(This model shows the count of different concepts the participants were storing as self-addressed reminders)Another question answered was where they were when they were storing the different concepts. Around 50% of the concepts were stored at home, which shows that this is something that is done both at home or when the participants were on the move.
(This model shows where the participants were when the reminder was captured.)The last question we got answered was if the participants acted on the reminder. 57 out of 110 did not act and 53 out of 110 did act. This shows that more than half of the reminders that were being captured were not being acted upon.
(This model shows how long time it took the participants to act on their reminders)
Defining the Design ChallengeThe results were showing that the participants did not act on most of their reminders and that they were likely to be on the move or busy with something else while capturing the reminder.
So, we came up with the problem definition:
How might iOS facilitate the user in the capture and re-finding phase to increase the percentage of reminders being acted upon?
Design suggestions — How might we (HMW)?To visualize the challenge, we created a simple hypothetic user journey.
(Simple hypothetic user journey created on journeytool.io)Afterwards, we split the challenge into more manageable chunks and came up with some HMW questions for each touchpoint of our hypothetic user journey.
The first HMW question was: “How might we improve the capture phase when capturing a photo through the camera app so iOS opens edit mode, like when capturing a screenshot?”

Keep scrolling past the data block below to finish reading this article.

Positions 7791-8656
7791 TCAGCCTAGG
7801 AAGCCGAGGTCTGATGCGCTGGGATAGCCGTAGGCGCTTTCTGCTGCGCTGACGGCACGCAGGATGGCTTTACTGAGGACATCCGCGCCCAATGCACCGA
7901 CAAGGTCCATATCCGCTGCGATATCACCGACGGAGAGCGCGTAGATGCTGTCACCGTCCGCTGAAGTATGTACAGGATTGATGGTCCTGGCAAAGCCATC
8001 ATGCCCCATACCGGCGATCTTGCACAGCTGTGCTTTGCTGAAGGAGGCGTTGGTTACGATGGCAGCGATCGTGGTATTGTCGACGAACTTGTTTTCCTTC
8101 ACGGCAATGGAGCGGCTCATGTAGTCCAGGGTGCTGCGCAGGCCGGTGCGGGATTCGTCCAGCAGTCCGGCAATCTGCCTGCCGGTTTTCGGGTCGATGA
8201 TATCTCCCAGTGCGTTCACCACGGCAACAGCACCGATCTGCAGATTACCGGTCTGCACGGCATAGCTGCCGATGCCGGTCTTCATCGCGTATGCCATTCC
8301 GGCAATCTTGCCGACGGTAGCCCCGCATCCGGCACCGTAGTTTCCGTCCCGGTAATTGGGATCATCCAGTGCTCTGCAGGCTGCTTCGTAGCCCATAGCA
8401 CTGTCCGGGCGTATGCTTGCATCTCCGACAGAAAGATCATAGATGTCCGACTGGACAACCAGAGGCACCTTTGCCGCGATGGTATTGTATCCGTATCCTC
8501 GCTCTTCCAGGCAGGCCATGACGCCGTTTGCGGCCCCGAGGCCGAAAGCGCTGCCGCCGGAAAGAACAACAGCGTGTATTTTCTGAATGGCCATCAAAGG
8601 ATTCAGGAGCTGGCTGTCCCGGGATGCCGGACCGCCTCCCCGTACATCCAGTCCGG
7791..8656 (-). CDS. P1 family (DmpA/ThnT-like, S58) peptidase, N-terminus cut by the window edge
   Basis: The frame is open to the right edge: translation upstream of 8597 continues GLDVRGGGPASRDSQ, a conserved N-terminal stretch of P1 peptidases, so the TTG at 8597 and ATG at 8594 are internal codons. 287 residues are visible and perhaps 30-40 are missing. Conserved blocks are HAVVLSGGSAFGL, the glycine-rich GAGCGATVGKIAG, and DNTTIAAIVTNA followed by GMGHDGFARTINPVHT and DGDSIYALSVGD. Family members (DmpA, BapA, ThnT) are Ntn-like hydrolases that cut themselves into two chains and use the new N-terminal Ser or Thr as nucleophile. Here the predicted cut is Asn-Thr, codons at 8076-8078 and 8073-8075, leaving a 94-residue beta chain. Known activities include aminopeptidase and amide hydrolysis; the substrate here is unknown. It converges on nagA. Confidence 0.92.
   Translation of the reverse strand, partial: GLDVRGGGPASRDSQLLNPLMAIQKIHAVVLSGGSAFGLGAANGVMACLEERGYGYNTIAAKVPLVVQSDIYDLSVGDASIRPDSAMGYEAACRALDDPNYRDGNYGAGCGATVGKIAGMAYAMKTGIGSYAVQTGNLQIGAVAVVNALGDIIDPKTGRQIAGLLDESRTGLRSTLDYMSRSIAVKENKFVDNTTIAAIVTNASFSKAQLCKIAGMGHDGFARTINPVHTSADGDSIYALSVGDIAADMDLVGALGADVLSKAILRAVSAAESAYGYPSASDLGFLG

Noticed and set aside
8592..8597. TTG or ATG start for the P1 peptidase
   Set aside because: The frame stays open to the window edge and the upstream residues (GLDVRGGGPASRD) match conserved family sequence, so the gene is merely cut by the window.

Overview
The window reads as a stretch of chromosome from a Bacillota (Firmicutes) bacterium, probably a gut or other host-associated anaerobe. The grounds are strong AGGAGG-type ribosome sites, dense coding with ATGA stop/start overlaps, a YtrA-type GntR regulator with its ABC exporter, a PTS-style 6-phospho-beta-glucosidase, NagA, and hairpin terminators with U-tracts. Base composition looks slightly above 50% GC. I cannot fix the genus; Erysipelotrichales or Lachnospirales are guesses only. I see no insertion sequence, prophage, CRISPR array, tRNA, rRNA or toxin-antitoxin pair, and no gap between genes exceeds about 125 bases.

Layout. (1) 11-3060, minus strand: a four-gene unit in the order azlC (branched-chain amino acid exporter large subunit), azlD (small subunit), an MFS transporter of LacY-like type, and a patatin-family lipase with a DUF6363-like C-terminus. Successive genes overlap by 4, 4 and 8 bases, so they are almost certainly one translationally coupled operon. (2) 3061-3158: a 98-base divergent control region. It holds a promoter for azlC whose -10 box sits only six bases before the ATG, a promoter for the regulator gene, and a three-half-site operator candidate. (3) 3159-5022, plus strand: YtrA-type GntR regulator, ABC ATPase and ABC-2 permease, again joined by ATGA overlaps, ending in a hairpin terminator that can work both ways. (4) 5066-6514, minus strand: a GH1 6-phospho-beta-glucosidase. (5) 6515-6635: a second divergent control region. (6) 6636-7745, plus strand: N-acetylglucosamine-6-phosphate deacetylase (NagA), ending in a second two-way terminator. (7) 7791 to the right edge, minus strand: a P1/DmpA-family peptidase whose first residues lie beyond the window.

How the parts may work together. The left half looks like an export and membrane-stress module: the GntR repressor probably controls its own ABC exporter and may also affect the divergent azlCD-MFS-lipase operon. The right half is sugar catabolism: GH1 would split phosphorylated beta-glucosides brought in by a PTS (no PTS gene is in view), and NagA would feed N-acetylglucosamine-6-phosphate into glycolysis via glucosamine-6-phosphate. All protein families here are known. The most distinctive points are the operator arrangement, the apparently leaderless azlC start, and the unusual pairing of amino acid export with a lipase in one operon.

On the screenshot side, iOS already knows that it is a screenshot that is being captured, so it is categorized and the edit mode opens after capturing.
On the camera side, we came to a possible solution being a “reminder” mode that the user can switch to in the camera app. See the design suggestion below.
(Suggestion: Capture (Left: Screenshot, Right: Photo))The next HMW question we asked was: “How might the user be able to set a reminder when entering edit mode?”
The possible solution we came to was to implement a reminder button in edit mode, so the user is able to set a reminder. See the design suggestion below.
(Suggestion: Set reminder (Left: Screenshot, Right: Photo)) The next HMW we asked was: “How might the user quickly set a notification and categorize a reminder to make it easier to re-find a screenshot or photo at a later point in time?”
Here, a possible solution could be to show a pop-up that allows the user to organize the reminder with color and three simple choices of when to receive a reminder notification. See the design suggestion below.
(Suggestion: Set notification and organize (Left: Screenshot, Right: Photo))The next HMW question asked was: “How might the user be able to re-find a reminder at a later point in time?”
The possible solution we came up with was to make another folder in the album where the user is able to sort reminders by colour. See design suggestion below.
(Suggestion: Re-finding reminders (Left: Album overview, Right: Reminders album))
AcknowledgementA huge thanks to Aalborg University Copenhagen and Toine Bogers for supervision on this project. Also credits for collaboration on the project to Victor Graffmann.
Future WorkIf you have any ideas, thoughts, suggestions, etc., it would be highly appreciated if you write a response to the article below. This will help us in further investigation. Thanks!